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Reality of farm subsidies: they're still needed

While prices have been high, farmers still need support
Carl Sampson, Capital Press 10/5/07

I was talking with an old friend the other day. Life is good, he said. He and his brother have raised corn, soybeans and hogs their whole lives on 1,000 acres of prime southern Minnesota farmland. Though prices have been good lately, that wasn't always the case. In the 1990s, hog prices plummeted to around $10 a hundredweight. Considering that $40 was about break-even, those were tough times. Now that hogs are over $60 and corn and soybean prices are up, life is indeed good, for him and many other U.S. farmers. The higher prices have even allowed him to build for the future. He's constructing a state-of-the-art 1,000-head hog confinement barn to supplement the ones he and his brother already have.

The other good news was that his son had signed up at a community college to study production agriculture. Between his son and his two nephews, who are also studying agriculture, they will see the family farm continue through the next generation.Their story, and the thousands of other stories like theirs, illustrate a bright future for U.S. agriculture.

As I listened to him, a thought came to me: Earl Blumenauer wouldn't approve. Blumenauer, a congressman from downtown Portland, has his own ideas about agriculture.

In a recent speech to the Portland City Club, Blumenauer extolls the virtues of farmers' markets, community supported agriculture and other direct-marketing. He is correct. For those farmers in the right places and who choose to, direct marketing can be a real boon. In Oregon, he estimates 1,000 farmers participate in more than 87 farmers' markets.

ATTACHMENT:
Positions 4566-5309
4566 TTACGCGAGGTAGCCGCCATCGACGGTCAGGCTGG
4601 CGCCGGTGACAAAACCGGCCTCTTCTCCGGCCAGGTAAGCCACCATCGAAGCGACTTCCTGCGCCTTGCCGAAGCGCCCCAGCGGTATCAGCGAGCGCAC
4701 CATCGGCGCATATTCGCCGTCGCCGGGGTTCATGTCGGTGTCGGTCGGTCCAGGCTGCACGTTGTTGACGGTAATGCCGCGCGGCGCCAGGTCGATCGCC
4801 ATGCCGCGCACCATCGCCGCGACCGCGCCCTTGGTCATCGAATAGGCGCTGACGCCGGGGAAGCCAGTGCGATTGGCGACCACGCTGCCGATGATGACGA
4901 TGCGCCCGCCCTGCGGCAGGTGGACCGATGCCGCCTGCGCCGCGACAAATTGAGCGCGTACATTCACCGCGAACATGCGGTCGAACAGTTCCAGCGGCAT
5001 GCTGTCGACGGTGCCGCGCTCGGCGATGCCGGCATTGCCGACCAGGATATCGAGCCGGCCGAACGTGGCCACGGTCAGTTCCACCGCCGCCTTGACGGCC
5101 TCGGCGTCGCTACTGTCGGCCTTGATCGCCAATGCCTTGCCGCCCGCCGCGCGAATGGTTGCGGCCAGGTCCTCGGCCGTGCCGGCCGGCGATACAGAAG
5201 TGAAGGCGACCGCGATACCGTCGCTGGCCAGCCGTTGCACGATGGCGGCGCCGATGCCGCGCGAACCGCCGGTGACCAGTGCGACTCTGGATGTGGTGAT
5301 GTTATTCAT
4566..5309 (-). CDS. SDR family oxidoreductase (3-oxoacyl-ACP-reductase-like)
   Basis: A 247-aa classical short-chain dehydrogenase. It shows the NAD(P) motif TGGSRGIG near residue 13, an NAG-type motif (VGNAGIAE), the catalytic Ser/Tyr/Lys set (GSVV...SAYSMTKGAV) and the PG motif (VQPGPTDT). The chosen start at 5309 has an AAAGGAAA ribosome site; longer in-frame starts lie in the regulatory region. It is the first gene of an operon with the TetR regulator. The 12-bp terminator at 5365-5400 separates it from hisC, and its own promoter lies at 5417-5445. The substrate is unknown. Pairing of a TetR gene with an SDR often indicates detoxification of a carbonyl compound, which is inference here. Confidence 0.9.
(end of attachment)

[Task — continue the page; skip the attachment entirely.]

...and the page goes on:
My question is: What about the 39,000 other farmers in Oregon?The theory that many more farmers can switch to direct marketing is flawed. In the U.S. today are 2.1 million farmers and ranchers. Some are perfect candidates for direct marketing, but some, like my friend in Minnesota, are not. If he and his neighbors switched to growing specialty crops such as fruits and vegetables, what would happen to the marketplace?

If Blumenauer is saying the current Farm Bill is imperfect and marketing, research and other types of assistance for specialty crops are appropriate, he's absolutely correct. If he is saying that specialty crops are the only types of crops that deserve attention in the new Farm Bill and that program crops should be tossed aside, he's wrong. Blumenauer criticizes subsidies when it comes to farming, but encourages subsidies for enterprises like the Portland mass transit system, which has received more than $1.5 billion from the federal government.

He says large-scale farmers do not need financial support. But in carrying out that theory, he could do real damage to many thousands of family farmers across the country.

Carl Sampson is managing editor of the Capital Press. E-mail: csampson@capitalpress.com.
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